Don’t routinely order a thyroid ultrasound in patients with abnormal thyroid function tests if there is no palpable abnormality of the thyroid gland.
Thyroid ultrasound is used to identify and characterize thyroid nodules, and is not part of the routine evaluation of abnormal thyroid function tests (over- or underactive thyroid function) unless the patient also has a palpably large goitre or a nodular thyroid. Incidentally discovered thyroid nodules on ultrasound are common. Overzealous use of ultrasound will frequently identify nodules, which are unrelated to the abnormal thyroid function, and may divert the clinical evaluation to assess the nodules, rather than the thyroid dysfunction, may lead to further unnecessary investigation, unwarranted patient anxiety and increased costs. Imaging may be needed in thyrotoxic patients; when needed, a radionuclide thyroid scan, not an ultrasound, is used to assess the aetiology of the thyrotoxicosis and the possibility of focal autonomy in a thyroid nodule or nodules.
- Ahn HS. Korea's Thyroid-Cancer “Epidemic” — Screening and Overdiagnosis. New England Journal of Medicine 2014;371:1765-7.
- Brito JP. Thyroid cancer: zealous imaging has increased detection and treatment of low risk tumours. British Medical Journal 2013;347.
- Bahn CRS. Hyperthyroidism and other causes of thyrotoxicosis: management guidelines of the American Thyroid Association and American Association of Clinical Endocrinologists. Thyroid 2011;21:593-646.
The Medical Affairs sub-committee of the Endocrine Society of Australia (ESA) collaborated with the Royal Australasian College of Physicians (RACP) to compile a list of 44 possible low-value interventions using desktop research.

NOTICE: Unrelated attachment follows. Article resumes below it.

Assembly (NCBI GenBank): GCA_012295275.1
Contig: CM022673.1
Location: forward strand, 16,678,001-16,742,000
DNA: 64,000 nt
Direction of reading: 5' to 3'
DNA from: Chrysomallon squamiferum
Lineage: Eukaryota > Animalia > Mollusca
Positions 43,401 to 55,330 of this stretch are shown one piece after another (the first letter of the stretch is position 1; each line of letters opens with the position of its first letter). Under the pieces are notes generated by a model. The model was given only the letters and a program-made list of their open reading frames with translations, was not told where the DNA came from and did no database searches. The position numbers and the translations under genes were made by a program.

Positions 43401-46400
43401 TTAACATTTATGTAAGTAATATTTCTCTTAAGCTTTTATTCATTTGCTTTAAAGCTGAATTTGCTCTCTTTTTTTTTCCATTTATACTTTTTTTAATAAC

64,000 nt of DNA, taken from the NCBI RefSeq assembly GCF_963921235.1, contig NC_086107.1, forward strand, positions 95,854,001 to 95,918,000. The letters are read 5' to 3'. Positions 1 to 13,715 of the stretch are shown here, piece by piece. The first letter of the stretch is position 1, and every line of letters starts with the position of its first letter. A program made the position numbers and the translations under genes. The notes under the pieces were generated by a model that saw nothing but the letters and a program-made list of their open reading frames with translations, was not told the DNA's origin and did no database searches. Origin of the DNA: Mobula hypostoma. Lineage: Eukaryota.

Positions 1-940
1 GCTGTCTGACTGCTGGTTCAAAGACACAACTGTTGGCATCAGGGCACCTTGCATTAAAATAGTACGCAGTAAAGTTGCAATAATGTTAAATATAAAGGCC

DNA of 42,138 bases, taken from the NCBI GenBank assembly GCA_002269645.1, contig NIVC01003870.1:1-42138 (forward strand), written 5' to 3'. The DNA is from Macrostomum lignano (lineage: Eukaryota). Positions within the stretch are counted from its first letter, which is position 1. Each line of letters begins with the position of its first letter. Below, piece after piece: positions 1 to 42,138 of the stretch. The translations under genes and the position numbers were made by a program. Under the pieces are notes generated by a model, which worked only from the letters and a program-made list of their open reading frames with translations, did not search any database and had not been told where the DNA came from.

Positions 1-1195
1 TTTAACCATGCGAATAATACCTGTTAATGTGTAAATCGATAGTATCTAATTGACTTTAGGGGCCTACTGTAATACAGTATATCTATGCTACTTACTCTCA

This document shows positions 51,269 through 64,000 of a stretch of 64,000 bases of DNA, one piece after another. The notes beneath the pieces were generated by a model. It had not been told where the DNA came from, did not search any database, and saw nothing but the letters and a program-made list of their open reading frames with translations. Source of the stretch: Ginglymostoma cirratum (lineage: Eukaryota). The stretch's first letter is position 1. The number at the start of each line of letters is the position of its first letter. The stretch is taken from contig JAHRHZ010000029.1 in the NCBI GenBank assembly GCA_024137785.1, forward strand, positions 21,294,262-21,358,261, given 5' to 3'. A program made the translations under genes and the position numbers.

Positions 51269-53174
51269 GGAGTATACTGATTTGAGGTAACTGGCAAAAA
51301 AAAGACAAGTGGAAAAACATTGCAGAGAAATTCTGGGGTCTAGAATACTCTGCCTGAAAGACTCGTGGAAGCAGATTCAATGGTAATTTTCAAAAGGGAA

The list was examined and refined down to 8 interventions: comprising 6 that were deemed sufficiently common or important to warrant consideration and two additional practices identified by the committee. A review of the evidence for these 8 was completed and circulated to the whole ESA membership for feedback via an on-line survey. Based on the results of the survey, which attracted 146 respondents, a top 5 was identified.
- 1 Don’t routinely order a thyroid ultrasound in patients with abnormal thyroid function tests if there is no palpable abnormality of the thyroid gland.
- 2 Don’t prescribe testosterone therapy unless there is evidence of proven testosterone deficiency.
- 3 Do not measure insulin concentration in the fasting state or during an oral glucose tolerance test to assess insulin sensitivity.
- 4 Avoid multiple daily glucose self-monitoring in adults with stable type 2 diabetes on agents that do not cause hypoglycaemia.
- 5 Don’t order a total or free T3 level when assessing thyroxine dose in hypothyroid patients.